The AJ Writing Prize 2014: Entry
Walking along Kings’ Road in West Norwood, you may notice that 3 shops have the same name above the door: Emmaus. One sells bric-a-brac and furniture, one sells clothes and one sells white goods. The more curious high street wanderer might follow signs which lead them off the main drag and down a drive way to a two floor Aladdin’s cave of furniture and household goods, also bearing the name Emmaus. Return to these establishments regularly, and you will see some familiar faces behind the counters and perhaps even get to know them as neighbours. Emmaus is not just a chain of charity shops, it is a network of communities around the world where individuals live and work together to build a life for themselves, and a life out of homelessness. Many of these communities occupy former buildings such as convents, schools or residential homes but some, such as Emmaus Lambeth, operate in purpose built dwellings.
Following the acquisition of the retail units on King’s Road, Emmaus Lambeth worked with Sheppard Architects (formally Lloyd Sheppard Architects) to transform a disused tram shed, which sat behind the street front, in to a furniture warehouse and accommodation block. Together with the retail units, these buildings became solid, functioning spaces that would go on to house a community of men and women that had found themselves homeless.
As a resident, or “companion”, of an Emmaus community, a person can stay for as long as required to get back on their feet. Companions receive free accommodation and food, and are required to work 40 hours per week within the charity’s social enterprise. A community’s buildings act as both a house and a work place for the companions – the everyday uses that most of us spread across and beyond cities. The architecture needs to work harder than most buildings; not only do the buildings support a 24hour work/rest cycle, but the buildings need to provide a safe environment in which a high-needs user can be rehabilitated and break the cycle of homelessness.
When I volunteer at Emmaus Lambeth I am invited to join the companions for lunch and on a recent shift a new companion was amused that I seemed to ‘know my way around’ while I was helping myself to a glass of juice, plate of food in hand. It occurred to me that of the people that visit the Emmaus Lambeth buildings, few would get the opportunity to come into the residential block. Although it was only my third shift in as many months I realised that from the moment I walked into the residential block, I was made to feel at home. However, the most important experience of these building is not my own, but that of a companion.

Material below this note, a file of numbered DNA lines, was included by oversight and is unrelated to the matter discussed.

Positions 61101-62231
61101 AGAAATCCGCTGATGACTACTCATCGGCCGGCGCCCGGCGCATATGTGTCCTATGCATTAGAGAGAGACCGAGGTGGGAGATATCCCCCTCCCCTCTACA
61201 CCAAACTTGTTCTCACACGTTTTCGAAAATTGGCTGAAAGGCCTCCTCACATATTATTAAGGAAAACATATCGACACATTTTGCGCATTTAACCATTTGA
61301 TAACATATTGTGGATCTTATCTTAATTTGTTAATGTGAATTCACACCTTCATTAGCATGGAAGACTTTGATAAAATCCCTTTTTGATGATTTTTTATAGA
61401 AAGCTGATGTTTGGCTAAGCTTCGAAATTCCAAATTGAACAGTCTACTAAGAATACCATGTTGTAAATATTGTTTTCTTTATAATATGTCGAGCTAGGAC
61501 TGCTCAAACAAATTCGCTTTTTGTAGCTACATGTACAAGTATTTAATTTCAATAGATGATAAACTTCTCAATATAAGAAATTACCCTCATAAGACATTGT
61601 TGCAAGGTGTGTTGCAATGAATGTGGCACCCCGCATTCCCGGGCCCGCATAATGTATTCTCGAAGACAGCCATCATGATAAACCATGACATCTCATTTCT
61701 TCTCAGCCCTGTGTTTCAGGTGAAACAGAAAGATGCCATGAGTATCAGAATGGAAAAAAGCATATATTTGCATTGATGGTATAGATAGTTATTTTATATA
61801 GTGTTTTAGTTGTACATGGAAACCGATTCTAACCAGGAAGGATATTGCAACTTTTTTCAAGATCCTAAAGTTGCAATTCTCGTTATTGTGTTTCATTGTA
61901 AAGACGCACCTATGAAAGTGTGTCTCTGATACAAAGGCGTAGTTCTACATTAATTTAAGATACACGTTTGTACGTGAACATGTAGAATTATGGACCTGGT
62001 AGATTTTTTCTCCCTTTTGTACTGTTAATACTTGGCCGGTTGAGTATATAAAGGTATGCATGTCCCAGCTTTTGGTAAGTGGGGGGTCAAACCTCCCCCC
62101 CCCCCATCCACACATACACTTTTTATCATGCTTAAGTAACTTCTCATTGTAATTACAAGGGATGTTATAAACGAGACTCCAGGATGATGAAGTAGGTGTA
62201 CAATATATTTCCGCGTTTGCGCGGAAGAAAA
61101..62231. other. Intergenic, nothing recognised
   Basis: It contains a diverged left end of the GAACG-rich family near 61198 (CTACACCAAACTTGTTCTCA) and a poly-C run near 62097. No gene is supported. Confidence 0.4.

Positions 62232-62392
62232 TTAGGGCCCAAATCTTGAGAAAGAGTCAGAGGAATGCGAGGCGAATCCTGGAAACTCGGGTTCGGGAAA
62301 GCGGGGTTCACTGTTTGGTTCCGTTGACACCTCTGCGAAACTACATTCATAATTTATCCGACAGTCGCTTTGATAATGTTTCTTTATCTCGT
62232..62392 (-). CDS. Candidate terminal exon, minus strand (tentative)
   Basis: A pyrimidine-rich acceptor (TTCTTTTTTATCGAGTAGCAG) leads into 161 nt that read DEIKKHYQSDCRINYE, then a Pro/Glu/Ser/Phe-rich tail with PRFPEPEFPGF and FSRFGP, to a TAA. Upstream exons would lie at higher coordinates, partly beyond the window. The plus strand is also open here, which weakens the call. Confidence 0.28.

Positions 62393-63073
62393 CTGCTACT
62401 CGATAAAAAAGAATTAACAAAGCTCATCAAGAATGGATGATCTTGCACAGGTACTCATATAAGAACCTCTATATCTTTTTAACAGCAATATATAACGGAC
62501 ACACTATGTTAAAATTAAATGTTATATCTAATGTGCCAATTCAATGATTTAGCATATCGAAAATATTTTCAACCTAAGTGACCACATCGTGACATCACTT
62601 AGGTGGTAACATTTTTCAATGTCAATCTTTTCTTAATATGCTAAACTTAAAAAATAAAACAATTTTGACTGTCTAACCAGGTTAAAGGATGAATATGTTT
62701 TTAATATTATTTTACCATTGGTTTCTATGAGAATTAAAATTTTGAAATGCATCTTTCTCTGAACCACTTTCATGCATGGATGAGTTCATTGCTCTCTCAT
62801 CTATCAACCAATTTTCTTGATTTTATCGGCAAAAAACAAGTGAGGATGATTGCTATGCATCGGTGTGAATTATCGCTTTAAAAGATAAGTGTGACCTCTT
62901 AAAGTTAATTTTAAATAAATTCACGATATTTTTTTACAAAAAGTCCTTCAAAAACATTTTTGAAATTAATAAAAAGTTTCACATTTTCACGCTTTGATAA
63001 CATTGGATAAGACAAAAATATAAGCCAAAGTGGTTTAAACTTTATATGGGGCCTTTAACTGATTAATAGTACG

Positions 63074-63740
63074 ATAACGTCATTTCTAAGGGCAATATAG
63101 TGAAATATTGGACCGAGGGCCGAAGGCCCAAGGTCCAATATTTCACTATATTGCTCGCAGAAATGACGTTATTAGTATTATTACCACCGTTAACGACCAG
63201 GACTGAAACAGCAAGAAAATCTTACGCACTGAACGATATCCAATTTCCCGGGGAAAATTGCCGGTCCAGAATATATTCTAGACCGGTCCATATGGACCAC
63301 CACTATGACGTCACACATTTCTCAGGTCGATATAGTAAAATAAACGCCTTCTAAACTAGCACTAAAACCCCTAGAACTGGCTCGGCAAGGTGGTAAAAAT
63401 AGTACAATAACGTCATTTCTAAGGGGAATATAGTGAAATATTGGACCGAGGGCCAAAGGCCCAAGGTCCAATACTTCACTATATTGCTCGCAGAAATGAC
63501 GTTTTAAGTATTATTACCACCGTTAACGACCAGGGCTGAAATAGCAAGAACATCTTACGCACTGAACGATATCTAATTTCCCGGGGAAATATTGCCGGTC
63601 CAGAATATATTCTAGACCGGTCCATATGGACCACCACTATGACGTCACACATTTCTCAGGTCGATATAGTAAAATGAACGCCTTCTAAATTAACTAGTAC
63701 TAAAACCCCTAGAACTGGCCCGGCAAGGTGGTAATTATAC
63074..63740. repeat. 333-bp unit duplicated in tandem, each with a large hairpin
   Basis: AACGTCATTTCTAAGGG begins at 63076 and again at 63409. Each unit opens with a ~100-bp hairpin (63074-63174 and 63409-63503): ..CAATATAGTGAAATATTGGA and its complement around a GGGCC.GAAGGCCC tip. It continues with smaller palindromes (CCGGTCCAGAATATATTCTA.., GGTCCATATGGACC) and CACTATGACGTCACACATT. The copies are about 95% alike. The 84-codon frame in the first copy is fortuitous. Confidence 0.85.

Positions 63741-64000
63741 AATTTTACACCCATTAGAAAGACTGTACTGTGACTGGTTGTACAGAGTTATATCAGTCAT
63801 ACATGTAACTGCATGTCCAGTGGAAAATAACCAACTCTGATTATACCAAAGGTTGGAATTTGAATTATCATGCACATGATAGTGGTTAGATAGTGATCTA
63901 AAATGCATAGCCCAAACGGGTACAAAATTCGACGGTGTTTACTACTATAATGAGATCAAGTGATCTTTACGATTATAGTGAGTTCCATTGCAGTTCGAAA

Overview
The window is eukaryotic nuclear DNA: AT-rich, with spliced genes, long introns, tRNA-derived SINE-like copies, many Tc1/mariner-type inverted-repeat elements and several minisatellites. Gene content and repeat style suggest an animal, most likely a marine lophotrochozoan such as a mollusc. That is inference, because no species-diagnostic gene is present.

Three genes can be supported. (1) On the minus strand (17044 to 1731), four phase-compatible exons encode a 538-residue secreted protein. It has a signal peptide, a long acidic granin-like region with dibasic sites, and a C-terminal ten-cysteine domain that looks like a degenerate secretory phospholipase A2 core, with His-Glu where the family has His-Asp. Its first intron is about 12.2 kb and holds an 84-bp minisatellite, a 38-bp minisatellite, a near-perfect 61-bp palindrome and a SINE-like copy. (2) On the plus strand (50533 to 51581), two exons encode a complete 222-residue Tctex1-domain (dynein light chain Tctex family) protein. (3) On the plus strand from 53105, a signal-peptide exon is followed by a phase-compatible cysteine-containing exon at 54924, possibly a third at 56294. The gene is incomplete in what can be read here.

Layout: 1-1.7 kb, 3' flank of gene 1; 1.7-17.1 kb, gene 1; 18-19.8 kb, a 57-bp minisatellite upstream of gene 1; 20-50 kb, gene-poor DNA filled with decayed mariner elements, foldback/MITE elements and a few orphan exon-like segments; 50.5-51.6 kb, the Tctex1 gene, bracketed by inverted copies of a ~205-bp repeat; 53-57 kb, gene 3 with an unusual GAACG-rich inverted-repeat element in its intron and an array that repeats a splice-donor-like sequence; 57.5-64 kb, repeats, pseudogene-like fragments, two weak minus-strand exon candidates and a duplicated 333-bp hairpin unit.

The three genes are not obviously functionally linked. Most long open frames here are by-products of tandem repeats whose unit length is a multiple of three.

Many high-needs end-user groups have specialist buildings, with designs that specifically target the needs of both the users and those that look after them. But those that find themselves homeless are often suffering many, complex issues such as mental health, relationship breakdown, addiction and financial trouble. While the one thing that defines this group is the lack of a home, this label hides the fact that there is often a tangled web of problems that leads to a person becoming homeless. And, there is not a one-size-fits-all solution - having a house isn’t always enough to stop someone being homeless.
The very first Emmaus companion was a homeless French man named Georges. After a failed suicide attempt he was taken to a priest and MP in Paris called Abbe Pierre, who not only offered him accommodation but asked him to help other homeless people in the community. Georges said of Abbé Pierre “Whatever else he might have given me – money, home, somewhere to work – I’d have still tried to kill myself again. What I was missing, and what he offered, was something to live for.” Images of Abbé Pierre are dotted around the Emmaus Lambeth buildings, a reminder that the ethos of the charity is to offer more than just a roof over someone’s head.
While the provision of shelter alone may not be enough to stop someone being homeless, we mustn’t diminish the importance of architecture in the rehabilitation process. It is a well-established fact that our health, both mental and physical, can be greatly affected by our environment.
Unlike many of the Emmaus communities which inhabit existing buildings, much of Emmaus Lambeth was purpose built and as such was designed around the needs of the user. For example, each companion has their own private, en-suite room which offers privacy; there is a communal space, with sofas and a TV, but a sectioned off computer suite; and within the accommodation block are the charity’s offices, which are easily accessible for companions and staff and offer confidential meeting spaces.
The companions dart around the buildings, many of which are physically connected, delivering donations to the right retail unit, organising deliveries across the warehouse or getting stock from the basement. Initially it feels a bit maze-like, with all the interconnected spaces but once you get to know the layout, it aides the processes of the day rather than hinders them. The buildings have to function in different ways individually, but work together successfully – much like the companions themselves.
The design of Emmaus Lambeth is not a physical representation of an architect’s persona or design principles and could be seen instead as a stripped back portrayal of the often repeated mantra ‘form follows function’. However, it would be wrong to assume that there is no meaning at all behind the design. The architecture is thoughtful to the very particular need of an Emmaus community and the wide ranging, complicated needs of the homeless. Like the meaning of word ‘homelessness’ itself, the architectural response to ending homelessness may appear to be straightforward but, in reality, it is a lot more complex that first meets the eye.